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Federal Employees News Digest : May 6, 2013
May 6, 2013 Vol. 62, No. 40 3 Visit us on the Internet at www.FederalDaily.com report they also are already in a formal federal telework program rose by 18 percentage points just since 2012---from 69 percent to 87 percent. "Last year, 56 percent of participants said they were teleworking at least one day a week," Auten told FEND. "The number teleworking that fre- quently had jumped to 64 percent this year. So what you're looking at is not just growth toward more participation but more frequency." "We're getting fewer first-timers and ad hoc participants. There are simply more tele- workers each year," Auten concluded. Unfortunately, a recent, official, updat- ed government figure on the numbers of feds who telework is currently not available, according to Auten---but it is about to be updated for the first time in years. "The numbers we have from OPM right now are a little old---from 2010 and 2011," Auten told FEND. "But they are going to release their new numbers this June, and we expect this report, like our event, to show really strong growth in the number of feds who telework." "The bottom line is we now have participation from over 200 agencies," Auten said. "When we first started Telework Exchange around a decade ago the community was unbelievably small. Now I can't think of an agency that doesn't have some part of this with us." Drivers of telework From the employee's perspective, many factors figure in---including fuel and other cost savings, convenience, greater productiv- ity, among others---but Auten put one factor highest, at least in her recent observations. "We hear a really critical factor is work-life balance," Auten said. "It's now an interesting fact that so many employees won't even consider a job without telework. Once people get telework, they don't want to give it up---and they show it by not moving from job to job unless it is avail- able in their possible next position, too." The reasons cited by management par- ticipants for the growing push to promote telework represent a full range of the practice's advantages---workload tracking, productiv- ity output increases, reductions in real estate needed and corresponding cost savings---and of course, savings on commuting costs. According to the report, approximately 46 percent of participants said that their organiza- tion---both federal and non-federal---was pro- moting telework in 2011. This year, fully 63 per- cent reported this phenomenon. About 60 per- cent of 2011 participants said their management team was becoming more open to telework; this year the corresponding figure is 66 percent. In one area ripe for improvement, the report says that of the organizations Mobile Work Exchange surveyed, fully 92 percent state they "actively support and encourage telework." But only 11 percent say they have a "bring your own device" policy in place---a policy often very popular with employees for simplifying connectivity with their work from home or other telecommuting location. As one employ- ee in the report put it simply, "I would love to have a BYOD phone so that I only have to carry one smartphone instead of two." "The technology is growing so fast, we are working a lot on various areas: How does your agency keep up, stay secure and control costs--- we want to help do all of this the right way," Auten told FEND. "For instance, another area to improve would be speeding up how long it takes agencies to get a new mobile device ramped up for their system---now, that can be six to nine months, leaving a device a dinosaur by the time it's online. We are trying to get that down to 30 days. It's a critical focus at all agencies now---the rapid deployment of technology." "I think we're really getting there on telework---all the savings, and the environ- mental benefits, but also we're facing chal- lenges," Auten said. See the full report at: www.mobilework- exchange.com/uploads/2000/1568-2013_ Mobile_Work_Exchange_Telework_Week_ Report_FINAL.pdf. HUD announces consolidation plan The Department of Housing and Urban Development announced a restructuring plan that will affect about a tenth of its workforce. The changes will affect HUD's Office of Multifamily Housing Programs (MHP) and Office of Field Policy and Management (FPM). The department said the consolida- tion of MHP hubs around the country and FPM's closing of 16 of its 80 field offices will affect about 900 of HUD's 9,000 employees. "Throughout implementation, HUD lead- ership will work on an ongoing basis to ensure employees are fully informed, and that all notification requirements for both union and non-union workers are satisfied," HUD said in a statement. "Every affected employee will be offered the opportunity to continue working for HUD, though in some cases in a new location or role." The small offices that are closing under the FPM restructuring plan are located in Cincinnati; Camden, N.J.; Syracuse, N.Y.; Orlando and Tampa, Fla.; Springfield, Ill.; Flint and Grand Rapids, Mich.; Shreveport, La.; Lubbock and Dallas, Texas; Tucson, Ariz.; Fresno, Sacramento and San Diego, Calif.; and Spokane, Wash. HUD said it will keep at least one office in each state, but that several larger states will keep more than one---California, Texas and New York will have three each, and Florida and Ohio two each. HUD estimates trimming the number of field offices---which will affect about 120 employees---will save the department between $110 million and $150 million over 10 years. Those closures will be completed early in fiscal 2014, HUD said. MHP will consolidate field employees who currently work in 50 offices around the country into 10 offices that will report to five "hubs" that will be located in New York, Atlanta, Chicago, Fort Worth, Texas; and San Francisco, with satellite offices in Boston, Jacksonville, Fla.; Detroit, Kansas City, Mo.; and Denver. That restructuring plan is slated to begin this fall and be fully implemented by 2016, HUD said. HUD estimates that the consolidation and reorganization of MHP will save $40 million to $45 million per year when complete. HUD Deputy Secretary Maurice Jones said the department's current organizational model "is not sustainable from a financial and a service delivery point of view." "We are reviewing every aspect of our oper- ation to determine if we have the right people in the right places and we're determining where we can be even more efficient, to get the most value out of our limited resources," Jones said. "We're in a different budget environment and we're at a point where we must make some extremely tough choices." continued from page 1 Don’t miss our discussion of weekly news topics. Discuss these stories and more with your fellow federal workers at www.FederalSoup.com. continued on page 5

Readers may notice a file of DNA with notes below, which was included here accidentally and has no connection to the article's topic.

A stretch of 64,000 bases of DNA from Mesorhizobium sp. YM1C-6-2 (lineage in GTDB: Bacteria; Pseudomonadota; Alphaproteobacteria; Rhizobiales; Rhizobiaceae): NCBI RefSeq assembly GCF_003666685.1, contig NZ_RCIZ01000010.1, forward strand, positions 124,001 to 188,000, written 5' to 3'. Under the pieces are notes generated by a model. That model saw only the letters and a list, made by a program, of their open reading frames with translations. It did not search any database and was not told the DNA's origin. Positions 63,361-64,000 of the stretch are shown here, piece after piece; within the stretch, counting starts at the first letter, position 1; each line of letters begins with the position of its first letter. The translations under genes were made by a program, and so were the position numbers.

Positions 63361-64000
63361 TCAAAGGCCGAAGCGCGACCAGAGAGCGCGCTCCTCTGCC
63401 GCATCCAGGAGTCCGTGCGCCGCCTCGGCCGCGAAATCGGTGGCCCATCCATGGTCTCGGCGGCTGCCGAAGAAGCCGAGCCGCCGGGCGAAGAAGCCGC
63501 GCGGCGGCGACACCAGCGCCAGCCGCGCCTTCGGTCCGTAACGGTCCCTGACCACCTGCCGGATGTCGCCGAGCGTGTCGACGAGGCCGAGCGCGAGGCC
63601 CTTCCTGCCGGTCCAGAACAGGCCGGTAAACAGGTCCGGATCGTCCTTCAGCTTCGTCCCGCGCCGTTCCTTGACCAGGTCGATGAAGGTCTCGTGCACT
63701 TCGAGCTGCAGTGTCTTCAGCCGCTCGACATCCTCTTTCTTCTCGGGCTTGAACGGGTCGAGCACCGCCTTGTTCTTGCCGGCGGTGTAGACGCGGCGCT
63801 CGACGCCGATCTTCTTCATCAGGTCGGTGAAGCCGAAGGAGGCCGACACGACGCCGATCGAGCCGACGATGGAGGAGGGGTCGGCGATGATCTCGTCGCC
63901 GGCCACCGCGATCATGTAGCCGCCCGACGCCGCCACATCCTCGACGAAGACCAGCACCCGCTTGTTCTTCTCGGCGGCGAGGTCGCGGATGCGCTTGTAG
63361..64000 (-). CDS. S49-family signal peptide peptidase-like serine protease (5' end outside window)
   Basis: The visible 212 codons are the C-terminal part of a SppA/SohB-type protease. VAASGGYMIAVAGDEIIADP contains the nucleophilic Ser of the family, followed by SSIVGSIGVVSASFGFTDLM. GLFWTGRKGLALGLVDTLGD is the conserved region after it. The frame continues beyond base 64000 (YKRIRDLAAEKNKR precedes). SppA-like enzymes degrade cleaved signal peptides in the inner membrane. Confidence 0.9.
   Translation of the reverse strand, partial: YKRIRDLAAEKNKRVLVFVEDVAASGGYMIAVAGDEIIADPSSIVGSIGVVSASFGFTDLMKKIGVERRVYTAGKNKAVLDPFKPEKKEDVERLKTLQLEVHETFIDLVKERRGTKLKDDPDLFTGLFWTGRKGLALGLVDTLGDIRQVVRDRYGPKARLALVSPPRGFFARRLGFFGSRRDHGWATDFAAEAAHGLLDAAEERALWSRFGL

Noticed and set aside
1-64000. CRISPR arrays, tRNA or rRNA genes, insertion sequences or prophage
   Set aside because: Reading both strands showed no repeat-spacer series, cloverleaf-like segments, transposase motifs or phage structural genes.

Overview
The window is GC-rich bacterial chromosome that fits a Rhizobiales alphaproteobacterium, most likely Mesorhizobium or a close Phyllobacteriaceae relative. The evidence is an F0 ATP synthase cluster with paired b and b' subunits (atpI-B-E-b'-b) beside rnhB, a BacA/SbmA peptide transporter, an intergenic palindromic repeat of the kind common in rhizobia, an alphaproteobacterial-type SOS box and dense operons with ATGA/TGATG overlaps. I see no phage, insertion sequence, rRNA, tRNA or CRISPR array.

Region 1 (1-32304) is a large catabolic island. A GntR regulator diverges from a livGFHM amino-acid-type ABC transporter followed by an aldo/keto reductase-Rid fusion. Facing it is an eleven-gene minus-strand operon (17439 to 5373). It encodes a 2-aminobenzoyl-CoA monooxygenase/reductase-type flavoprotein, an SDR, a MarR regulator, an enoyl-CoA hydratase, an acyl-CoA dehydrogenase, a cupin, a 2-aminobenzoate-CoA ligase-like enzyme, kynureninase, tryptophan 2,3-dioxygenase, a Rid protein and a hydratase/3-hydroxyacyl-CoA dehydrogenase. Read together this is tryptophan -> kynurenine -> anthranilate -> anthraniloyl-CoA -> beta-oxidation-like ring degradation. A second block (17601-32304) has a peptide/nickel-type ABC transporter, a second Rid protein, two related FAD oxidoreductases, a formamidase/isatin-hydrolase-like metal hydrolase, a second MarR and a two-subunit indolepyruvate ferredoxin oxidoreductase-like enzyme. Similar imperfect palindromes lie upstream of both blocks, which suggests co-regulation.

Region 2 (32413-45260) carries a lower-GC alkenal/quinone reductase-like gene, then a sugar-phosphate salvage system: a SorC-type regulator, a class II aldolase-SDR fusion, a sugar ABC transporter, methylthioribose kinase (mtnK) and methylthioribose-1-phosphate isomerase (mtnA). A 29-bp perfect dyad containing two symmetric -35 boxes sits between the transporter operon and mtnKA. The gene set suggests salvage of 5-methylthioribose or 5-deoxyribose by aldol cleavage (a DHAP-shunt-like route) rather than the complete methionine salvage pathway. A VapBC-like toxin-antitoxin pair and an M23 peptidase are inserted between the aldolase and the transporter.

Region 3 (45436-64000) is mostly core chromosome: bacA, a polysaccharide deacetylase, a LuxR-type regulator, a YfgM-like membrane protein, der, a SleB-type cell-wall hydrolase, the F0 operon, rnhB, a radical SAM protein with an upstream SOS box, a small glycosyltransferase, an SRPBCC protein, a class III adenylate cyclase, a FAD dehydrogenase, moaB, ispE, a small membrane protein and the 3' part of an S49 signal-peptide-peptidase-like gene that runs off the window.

April 29, 2013
May 13, 2013